My reading this book was a happy accident. A coworker of mine had ordered it for himself, arriving in a shipment of other books we had ordered for the store. The cover art, an anatomical drawing of a woman's neck, caressed by a Kelly green ribbon, drew me in. He asked if I'd like to borrow it, as he'd actually read it already; he had checked it out from the library and liked it so much, he wanted to own a copy for himself. There's not a much better recommendation for a book than someone having read it for free and then voluntarily going back and paying money for it, in this economy, so I accepted his offer and took the book home with me.
It's been a week since then, and I finished the book this morning. I have to say, I loved it. I'm very hit or miss on short story collections; I like having long-form novels I can sink my teeth into, but I was really impressed with the consistent ability of the author to draw me into each story, whether with her writing style, the premise, or just a particularly creepy phrase. Her Body and Other Parties is a collection focused on the female point of view, with a very queer voice, throughout. The genre of the stories can span from fantasy to horror to science fiction, sometimes hitting more than one in a single story. I noticed two very distinctive themes present across nearly each entry in the book: erotocism and violence. This makes sense, as Machado's work has been featured in anthologies for dark fantasy, science fiction, horror, and women's erotica.
Her Body is composed of eight short stories or novellas, all of which I enjoyed but some of which were more impactful for me than others. I will briefly discuss my favorites here, so as to leave some content to the imagination, as well as to allow potential readers to form their own opinions.
The first story in the book, The Husband Stitch, is a retelling of the old story of a beautiful young woman with a ribbon around her neck that must never be untied, lest her head fall off. The narrator tells the story of her relationship with her husband, from the moment they meet, up through the consummation of their relationship, their marriage, the birth of a child, and more. She punctuates this retelling with various stories, old wives' tales, and urban legends that get passed around from person to person, meant to be cautionary lest another woman find herself ensnared in a similar trap, whatever that might be. These are real legends, stories I've heard myself, in one form or another. They serve to illustrate how word of mouth tales such as this can go on to blend into one another and shape much of the female perception of what they should or shouldn't do, whether for themselves or those around them. As the narrator relates her relationship, we see a woman giving everything to the man she loves, who cannot be satiated, as the one thing he desires, at a sexual fever-pitch, is to touch the ribbon around her throat...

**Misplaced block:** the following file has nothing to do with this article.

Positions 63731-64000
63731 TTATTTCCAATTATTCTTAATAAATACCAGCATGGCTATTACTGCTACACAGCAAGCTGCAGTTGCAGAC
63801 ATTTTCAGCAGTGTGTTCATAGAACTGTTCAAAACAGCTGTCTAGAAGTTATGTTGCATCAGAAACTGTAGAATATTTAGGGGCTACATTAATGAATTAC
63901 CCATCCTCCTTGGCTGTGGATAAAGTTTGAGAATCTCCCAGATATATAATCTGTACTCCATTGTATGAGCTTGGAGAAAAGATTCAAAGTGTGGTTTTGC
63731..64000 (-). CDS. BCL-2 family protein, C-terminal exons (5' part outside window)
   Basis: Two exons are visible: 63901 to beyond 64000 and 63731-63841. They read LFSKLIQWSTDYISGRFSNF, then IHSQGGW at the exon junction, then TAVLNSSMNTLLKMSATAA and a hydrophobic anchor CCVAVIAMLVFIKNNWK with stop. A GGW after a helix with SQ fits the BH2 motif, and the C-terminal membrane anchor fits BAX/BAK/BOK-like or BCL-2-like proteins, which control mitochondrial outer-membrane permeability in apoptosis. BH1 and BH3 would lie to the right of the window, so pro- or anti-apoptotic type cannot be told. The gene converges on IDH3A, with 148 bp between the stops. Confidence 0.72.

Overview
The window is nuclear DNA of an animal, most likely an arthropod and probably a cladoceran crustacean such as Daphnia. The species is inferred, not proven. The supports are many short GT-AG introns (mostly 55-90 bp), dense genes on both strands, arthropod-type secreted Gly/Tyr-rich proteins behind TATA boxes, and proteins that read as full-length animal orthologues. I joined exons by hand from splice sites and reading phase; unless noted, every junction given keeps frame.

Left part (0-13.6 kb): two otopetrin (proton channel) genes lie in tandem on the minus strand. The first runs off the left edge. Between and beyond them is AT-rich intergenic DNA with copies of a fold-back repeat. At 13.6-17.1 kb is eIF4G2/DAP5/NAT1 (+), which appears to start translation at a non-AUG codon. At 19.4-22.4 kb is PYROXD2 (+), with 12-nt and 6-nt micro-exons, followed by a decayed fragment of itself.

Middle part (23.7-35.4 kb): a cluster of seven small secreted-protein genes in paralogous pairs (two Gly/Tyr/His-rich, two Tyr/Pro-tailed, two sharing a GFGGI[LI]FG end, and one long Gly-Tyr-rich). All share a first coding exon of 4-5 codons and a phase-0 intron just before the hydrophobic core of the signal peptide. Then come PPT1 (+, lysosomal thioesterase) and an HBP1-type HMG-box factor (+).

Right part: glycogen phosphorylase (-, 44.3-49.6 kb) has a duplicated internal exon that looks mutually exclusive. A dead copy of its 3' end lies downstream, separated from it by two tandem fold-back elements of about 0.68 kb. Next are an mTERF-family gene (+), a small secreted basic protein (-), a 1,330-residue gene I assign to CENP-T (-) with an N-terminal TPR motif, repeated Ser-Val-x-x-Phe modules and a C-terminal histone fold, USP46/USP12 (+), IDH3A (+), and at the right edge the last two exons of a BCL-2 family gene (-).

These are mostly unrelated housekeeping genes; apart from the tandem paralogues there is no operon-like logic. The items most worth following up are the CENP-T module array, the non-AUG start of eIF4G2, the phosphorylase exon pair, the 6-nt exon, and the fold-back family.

The novella Especially Heinous was perhaps my favorite story in the book. After finishing the novel, looking to get others' reactions to the stories held within, I checked several review sites and found this one overwhelmingly among peoples' least favorites, citing it as boring or reptitive. I think Especially Heinous does use repitition but in a very effective way, as the entire novella is a brief retelling of a fictional episode of Law and Order: Special Victims Unit, through twelve entire seasons. Before I go any further, I confess, I've only ever seen two episodes tops of Law and Order, ever; shocking for a true crime fan who reached adolescence in the craze of Forensic Files and CSI. But I think in this case, my lack of prior knowledge allowed me to take the faces I associate with the show, and imagine them in a world loosely related to what I know a crime procedural to be, but populated with delightfully creepy imagery such as ghost girls with bells for eyes and doppelgangers. The repetition only serves to remind us that we're reading what is supposed to be a television show, which often itself becomes predictable. It's also a thoughtful meditation on how we view violent crime as entertainment, which is something that gave me pause, although I like to consider myself a conscientious participant in said types of media.
The third story that I loved was called The Resident, about an author participating in a sort of creative retreat, in a mostly-abandoned hotel, in a section of woods near where she used to camp during her childhood. The Resident has a very autobiographical feel to it, with our mostly unnamed narrator signing as "C M", but there is a strong tone of gothic horror to the entire thing. The imagery conjured up by Machado in this story is the most vivid of the entire book, leaving a haunting presence in the readers' mind. Many trademarks of a good scary story, present throughout the book, take the forefront in this story, from perhaps-omens of hitting an animal on the road, to an abandoned luxury hotel, to extreme mist, lakesides, sunsets, disturbing paintings, night terrors, and some particularly stomach-turning pustules, dipping the author's toes into body horror in the smallest, but most effective way. The story seems to be an exploration of self, where one must tread through the memory of what they percieve things to be in order to reach what is, and with any luck, they will return unscathed from the other side.
Broaching other topics like age, body dysmorphia, sexual assault, toxic relationships and more, this book is an unflinching set of modern fairy tales, where the princess loses her head, the prince is more often than not a handsome woman, and the crazy witch in the attic breaks out.
Below are links to two reviews I found particularly enjoyable, among the others I read after the fact, just in case anyone out there would like to preview the content a bit beforehand, for potential triggers.